Sunday, July 27, 2008
Sunday, June 22, 2008
The morning dawn adorns your hair,
Sprinkling life on tired eyes.
I dare not move, but stare with awe...
Your love’s a cherished prize!
I lay awake near your sweet warmth,
Hearing slumber’s gentle breath.
I brush the freckles on your skin,
And kiss your tender neck.
The promise of a thousand rainbows,
And ten thousand butterflies,
Stirs all my soul from height to depth.
With you I’ve no disguise.
You stir from sleep – enough to smile,
Ere dreams take you again;
And I am left to hold you close,
As light transforms the dawn.
Our love is old, yet new somehow,
When I see your green eyes,
And look with care on your sweet face.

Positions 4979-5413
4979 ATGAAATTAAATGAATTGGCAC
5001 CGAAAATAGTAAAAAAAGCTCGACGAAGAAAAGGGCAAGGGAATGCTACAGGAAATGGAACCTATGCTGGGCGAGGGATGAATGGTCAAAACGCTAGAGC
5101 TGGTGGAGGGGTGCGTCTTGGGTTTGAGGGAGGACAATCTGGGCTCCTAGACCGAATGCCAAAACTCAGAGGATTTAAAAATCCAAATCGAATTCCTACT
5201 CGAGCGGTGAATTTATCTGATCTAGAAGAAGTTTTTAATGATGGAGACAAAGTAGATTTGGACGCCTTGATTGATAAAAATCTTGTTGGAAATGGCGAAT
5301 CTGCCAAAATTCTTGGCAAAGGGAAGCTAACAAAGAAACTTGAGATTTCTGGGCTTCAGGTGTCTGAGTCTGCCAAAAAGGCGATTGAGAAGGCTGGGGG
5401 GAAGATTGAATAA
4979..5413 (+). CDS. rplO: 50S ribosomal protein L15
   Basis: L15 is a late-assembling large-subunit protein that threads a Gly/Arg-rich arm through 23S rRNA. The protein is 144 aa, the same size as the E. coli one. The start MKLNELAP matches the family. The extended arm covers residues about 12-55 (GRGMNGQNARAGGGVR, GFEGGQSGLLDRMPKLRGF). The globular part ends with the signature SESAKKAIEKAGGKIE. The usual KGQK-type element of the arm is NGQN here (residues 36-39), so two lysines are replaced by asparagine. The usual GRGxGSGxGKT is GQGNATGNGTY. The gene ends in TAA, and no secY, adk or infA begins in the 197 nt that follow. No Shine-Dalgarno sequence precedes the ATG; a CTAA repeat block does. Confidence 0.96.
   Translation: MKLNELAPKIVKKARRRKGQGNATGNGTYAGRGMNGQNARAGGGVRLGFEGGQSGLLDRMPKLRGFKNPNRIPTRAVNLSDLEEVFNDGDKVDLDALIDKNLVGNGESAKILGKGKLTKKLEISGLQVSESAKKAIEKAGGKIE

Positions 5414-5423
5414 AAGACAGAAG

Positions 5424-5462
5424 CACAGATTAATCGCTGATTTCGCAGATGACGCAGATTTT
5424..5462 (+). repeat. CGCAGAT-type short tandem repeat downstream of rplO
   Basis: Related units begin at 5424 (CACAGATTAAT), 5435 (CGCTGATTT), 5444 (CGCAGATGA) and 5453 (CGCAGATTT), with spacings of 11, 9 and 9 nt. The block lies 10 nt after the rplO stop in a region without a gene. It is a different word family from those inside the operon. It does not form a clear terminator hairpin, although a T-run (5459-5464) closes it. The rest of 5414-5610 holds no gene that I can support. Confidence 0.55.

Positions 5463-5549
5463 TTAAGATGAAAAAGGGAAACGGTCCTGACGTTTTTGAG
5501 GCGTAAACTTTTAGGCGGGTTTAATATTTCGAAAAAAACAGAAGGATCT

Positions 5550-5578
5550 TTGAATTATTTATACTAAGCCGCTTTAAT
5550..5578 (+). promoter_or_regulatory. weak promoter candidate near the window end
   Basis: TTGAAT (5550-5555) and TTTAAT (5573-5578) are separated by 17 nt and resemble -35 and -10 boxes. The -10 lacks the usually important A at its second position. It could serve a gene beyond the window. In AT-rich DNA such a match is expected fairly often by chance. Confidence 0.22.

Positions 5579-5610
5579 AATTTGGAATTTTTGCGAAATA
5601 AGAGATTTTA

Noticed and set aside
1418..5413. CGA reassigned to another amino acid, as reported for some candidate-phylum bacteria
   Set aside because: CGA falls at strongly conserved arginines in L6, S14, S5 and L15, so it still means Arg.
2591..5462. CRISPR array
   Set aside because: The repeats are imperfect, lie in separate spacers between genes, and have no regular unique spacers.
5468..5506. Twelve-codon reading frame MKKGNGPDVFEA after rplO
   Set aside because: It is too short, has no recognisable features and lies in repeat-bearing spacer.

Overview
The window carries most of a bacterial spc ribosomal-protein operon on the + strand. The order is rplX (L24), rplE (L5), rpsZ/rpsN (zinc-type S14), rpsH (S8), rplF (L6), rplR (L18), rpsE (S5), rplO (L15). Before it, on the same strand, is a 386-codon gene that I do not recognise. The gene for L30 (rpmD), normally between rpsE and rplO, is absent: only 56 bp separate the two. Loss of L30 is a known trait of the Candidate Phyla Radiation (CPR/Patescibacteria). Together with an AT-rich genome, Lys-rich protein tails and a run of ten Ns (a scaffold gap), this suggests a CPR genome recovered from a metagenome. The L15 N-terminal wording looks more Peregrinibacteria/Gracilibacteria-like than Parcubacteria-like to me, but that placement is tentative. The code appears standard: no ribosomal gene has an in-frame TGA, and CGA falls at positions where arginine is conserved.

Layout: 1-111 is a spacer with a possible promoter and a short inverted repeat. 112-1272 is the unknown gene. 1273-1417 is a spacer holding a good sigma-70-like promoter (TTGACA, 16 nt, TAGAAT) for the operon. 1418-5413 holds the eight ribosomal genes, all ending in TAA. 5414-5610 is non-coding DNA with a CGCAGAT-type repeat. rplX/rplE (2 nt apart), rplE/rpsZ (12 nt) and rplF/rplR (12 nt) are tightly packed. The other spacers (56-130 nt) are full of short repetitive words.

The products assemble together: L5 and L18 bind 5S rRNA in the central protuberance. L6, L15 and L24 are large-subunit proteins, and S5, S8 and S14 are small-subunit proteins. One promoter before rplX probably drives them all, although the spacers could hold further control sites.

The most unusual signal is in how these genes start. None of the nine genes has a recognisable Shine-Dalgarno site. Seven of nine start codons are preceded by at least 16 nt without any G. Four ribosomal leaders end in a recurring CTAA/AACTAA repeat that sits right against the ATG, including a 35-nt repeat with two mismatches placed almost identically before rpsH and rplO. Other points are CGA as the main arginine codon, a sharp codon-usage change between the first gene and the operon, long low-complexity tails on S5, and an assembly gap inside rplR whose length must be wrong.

‘Tis true; I’ve won the prize!
Your hand in mine; your tender touch;
The music of your voice...
All join as one to fill my breast,
And cause me to rejoice!
By Davis Bigelow
Thursday, May 29, 2008
As for my upcoming book, "Three Seconds On, Three Seconds Off - Volume I"; it is still in the cover-design phase. I am anxious and excited but I'm working on Volume II while I wait. I sure enjoy writing! I also look forward to resuming the creation of my fiction novel, "In Ravenscrag's Shadow". It is 100% outlined and about 25% written. This summer I plan to create a few photographs for it. In November, if I can wait that long, I plan to finish it. (You can read a "first draft" excerpt from the novel at the above link.)